The New York Times reports today presidential hopeful Hillary Clinton courted Senator Elizabeth Warren in December at Clinton’s Washington home.

The Times, citing insider Democrats, says Clinton “solicited policy ideas and suggestions from Ms. Warren” and “did not ask for Mrs. Warren to consider endorsing her likely presidential candidacy.”

She did not do this for a good reason — any such endorsement would be nearly worthless and Warren would be unlikely to issue one. The liberal and supposedly progressive side of the Democrat Party dislike Clinton and many consider her no better than a neocon Republican.

Libs are entranced by Elizabeth Warren. They consider her an advocate for Wall Street reform and a champion of the socialist cause. Taking cues from the Occupy Wall Street movement, the liberal left is calling for income inequality, a code word for wealth redistribution.

Ms. Warren’s rhetoric, however, will not result in anything more than minor cosmetic change. The political system in the United States, including a benighted far left component, is owned by the financial class Ms. Warren promises to rein in. This is more than amply demonstrated by statistics on campaign donors. The same Wall Street financiers and banks fund both sides of what is in essence one monolithic political party in Washington.

Liberals consistently ignore the fact Warren is part of the political class that does the bidding of the elite.

“Although an effort has been made to keep Elizabeth Warren’s contributor list squeaky clean, the second largest contributor to her Senate campaign sets off alarm bells – the highly Democrat partisan and George Soros funded MoveOn.org,” I wrote in July.

In addition, Warren shares Clinton’s neocon stance on foreign policy and national security:

The New Republic, an establishment Democrat centerpiece, is selling Elizabeth Warren as Hillary Clinton’s worst nightmare. Liberals praise to the heavens Warren’s anti-Wall Street and populist cred while ignoring her stance on war and dogged maintenance of the national security state.

“We need to continue our aggressive efforts against Al Qaeda, and we need to continue to support the efforts of our intelligence, law enforcement, homeland security, and military professionals,” Warren states on the foreign policy section of her Senate campaign web page.

She touts the neocon line on Iran, insisting it represents a mortal danger to the United States and continues, despite facts to the contrary, a pursuit of nuclear weapons.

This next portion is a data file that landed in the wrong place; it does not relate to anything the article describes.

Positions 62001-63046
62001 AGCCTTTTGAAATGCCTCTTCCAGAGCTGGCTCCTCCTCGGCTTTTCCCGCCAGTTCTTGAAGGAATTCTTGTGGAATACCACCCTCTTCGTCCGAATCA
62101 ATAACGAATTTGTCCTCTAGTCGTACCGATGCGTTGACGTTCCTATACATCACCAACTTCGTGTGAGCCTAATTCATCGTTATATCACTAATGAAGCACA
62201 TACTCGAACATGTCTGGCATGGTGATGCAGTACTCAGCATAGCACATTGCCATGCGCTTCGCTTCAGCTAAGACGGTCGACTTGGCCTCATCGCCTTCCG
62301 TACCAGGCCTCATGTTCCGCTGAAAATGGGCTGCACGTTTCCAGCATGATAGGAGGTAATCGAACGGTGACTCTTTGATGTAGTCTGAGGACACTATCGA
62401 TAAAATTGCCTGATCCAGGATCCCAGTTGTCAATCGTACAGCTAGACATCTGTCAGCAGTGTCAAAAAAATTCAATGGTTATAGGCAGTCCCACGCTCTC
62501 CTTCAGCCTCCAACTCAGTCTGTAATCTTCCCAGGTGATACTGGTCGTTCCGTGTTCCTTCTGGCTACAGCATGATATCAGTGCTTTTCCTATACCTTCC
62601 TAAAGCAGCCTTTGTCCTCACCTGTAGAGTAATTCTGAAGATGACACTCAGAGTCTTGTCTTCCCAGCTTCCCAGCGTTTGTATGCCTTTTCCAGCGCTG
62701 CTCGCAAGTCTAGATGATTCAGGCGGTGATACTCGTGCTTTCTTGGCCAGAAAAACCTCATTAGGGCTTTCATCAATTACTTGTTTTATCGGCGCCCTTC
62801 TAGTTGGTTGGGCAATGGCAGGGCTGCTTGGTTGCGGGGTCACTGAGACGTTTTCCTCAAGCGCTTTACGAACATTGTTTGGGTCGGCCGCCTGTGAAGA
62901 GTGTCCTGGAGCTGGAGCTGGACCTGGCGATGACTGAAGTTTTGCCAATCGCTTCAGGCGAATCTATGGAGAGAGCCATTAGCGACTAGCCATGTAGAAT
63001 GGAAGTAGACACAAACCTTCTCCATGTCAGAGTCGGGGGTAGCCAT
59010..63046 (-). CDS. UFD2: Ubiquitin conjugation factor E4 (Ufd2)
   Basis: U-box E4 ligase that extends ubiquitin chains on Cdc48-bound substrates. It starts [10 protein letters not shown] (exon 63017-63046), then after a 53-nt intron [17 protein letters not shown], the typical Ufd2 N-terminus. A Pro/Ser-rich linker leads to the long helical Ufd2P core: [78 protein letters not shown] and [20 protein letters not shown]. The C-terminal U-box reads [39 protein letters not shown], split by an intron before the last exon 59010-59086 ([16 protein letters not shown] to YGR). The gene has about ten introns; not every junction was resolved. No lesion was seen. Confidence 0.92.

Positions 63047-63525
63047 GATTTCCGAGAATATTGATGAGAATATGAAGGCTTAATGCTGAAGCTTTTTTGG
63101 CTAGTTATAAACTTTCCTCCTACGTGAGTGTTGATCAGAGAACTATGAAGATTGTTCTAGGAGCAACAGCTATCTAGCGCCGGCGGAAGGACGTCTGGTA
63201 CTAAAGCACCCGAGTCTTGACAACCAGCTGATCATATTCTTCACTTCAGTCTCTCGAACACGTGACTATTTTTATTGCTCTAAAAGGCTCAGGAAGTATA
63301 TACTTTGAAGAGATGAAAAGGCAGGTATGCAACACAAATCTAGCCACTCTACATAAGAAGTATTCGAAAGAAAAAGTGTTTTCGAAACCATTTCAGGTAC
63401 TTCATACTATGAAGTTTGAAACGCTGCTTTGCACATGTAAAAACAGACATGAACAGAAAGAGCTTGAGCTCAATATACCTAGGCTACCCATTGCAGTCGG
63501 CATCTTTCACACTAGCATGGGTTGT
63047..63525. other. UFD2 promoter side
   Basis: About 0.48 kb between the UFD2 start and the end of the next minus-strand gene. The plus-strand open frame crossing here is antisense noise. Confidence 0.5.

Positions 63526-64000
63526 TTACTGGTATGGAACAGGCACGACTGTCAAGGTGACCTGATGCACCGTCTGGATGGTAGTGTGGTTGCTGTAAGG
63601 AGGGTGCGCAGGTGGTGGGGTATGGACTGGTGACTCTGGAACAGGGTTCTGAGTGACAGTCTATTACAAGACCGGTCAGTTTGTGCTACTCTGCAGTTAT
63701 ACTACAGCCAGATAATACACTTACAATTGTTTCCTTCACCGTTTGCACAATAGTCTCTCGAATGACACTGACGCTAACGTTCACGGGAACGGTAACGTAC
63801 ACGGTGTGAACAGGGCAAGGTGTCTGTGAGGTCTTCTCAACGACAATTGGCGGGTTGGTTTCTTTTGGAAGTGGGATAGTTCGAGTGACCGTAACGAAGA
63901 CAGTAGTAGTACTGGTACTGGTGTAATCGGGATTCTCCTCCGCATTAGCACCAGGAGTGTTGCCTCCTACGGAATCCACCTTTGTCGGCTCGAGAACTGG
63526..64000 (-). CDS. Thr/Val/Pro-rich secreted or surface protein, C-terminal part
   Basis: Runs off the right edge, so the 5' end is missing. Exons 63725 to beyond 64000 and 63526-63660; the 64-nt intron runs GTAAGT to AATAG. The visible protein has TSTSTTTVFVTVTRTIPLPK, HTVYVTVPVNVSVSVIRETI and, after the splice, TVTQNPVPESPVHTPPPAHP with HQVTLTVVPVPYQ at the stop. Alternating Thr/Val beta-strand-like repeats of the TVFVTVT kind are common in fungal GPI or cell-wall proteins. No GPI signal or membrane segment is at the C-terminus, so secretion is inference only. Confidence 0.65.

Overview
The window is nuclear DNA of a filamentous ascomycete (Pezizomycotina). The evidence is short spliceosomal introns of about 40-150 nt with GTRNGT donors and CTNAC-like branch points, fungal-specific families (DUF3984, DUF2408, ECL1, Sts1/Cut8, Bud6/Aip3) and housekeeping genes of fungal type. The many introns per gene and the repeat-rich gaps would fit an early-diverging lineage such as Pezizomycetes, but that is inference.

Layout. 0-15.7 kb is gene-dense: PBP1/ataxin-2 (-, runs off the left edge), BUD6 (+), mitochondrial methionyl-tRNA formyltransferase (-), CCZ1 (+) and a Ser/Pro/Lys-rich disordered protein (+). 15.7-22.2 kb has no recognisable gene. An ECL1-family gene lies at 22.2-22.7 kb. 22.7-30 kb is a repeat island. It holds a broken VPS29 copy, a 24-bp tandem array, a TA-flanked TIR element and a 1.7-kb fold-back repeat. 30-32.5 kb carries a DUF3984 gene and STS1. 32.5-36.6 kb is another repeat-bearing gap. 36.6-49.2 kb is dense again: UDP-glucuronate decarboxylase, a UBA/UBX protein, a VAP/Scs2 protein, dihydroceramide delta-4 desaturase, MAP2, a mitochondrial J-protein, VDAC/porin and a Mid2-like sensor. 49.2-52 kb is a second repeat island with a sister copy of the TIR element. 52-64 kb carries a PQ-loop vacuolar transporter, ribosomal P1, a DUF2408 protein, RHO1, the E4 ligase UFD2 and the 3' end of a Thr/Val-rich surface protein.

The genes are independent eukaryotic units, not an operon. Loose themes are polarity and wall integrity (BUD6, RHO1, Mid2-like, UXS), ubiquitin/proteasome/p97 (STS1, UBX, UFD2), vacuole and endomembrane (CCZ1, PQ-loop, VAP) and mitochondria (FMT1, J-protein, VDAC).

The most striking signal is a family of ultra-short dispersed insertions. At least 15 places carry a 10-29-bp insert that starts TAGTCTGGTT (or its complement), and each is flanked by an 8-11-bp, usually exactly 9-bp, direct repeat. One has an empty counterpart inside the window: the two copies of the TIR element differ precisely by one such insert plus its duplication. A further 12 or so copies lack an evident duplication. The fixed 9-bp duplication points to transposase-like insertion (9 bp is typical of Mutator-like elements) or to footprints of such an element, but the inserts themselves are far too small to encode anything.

“The same progressives who refused to vet Barack Obama’s views on foreign policy when he ran for president in 2008, and who now feel betrayed that he is not the liberal savior they imagined him to be, are repeating their mistake with Warren,” warns liberal Max Blumenthal. “With AIPAC leading the push for war at the height of an election campaign, there is no better time to demand accountability from candidates like Warren. Who does she serve? The liberal grassroots forces that made her into a populist hero or the lobby seeking to drag the US into a dubious, potentially catastrophic war? It is far better for progressives to grill her on her foreign policy positions before the campaign is over than after the next war begins.”

Clinton did not solicit “policy ideas” from Warren. Instead, the private meeting was about strategy and how to fold Warren’s political cred into Clinton’s presidential campaign.

If Clinton is going to defeat whatever Republican is designated to be president in 2016, she will need to fool the liberal base of the party the same way it was fooled with Obama.

Obama, unlike Clinton, was an unknown and thus the scam was easier to pull off. Clinton’s track record as a “hawk,” i.e., warmongering neocon fellow traveler and CFR functionary, will have to be softened by the populist firebrand Elizabeth Warren if Democrats will remain in control of the White House.

This, of course, is more or less irrelevant. Particularly in regard to foreign policy and national security, there is little difference between the establishment parties. If elected on the allure of gender and Warren’s rhetoric, a Clinton-Warren White House will be indistinguishable from the Obama White House which was in turn no different than the Bush White House.


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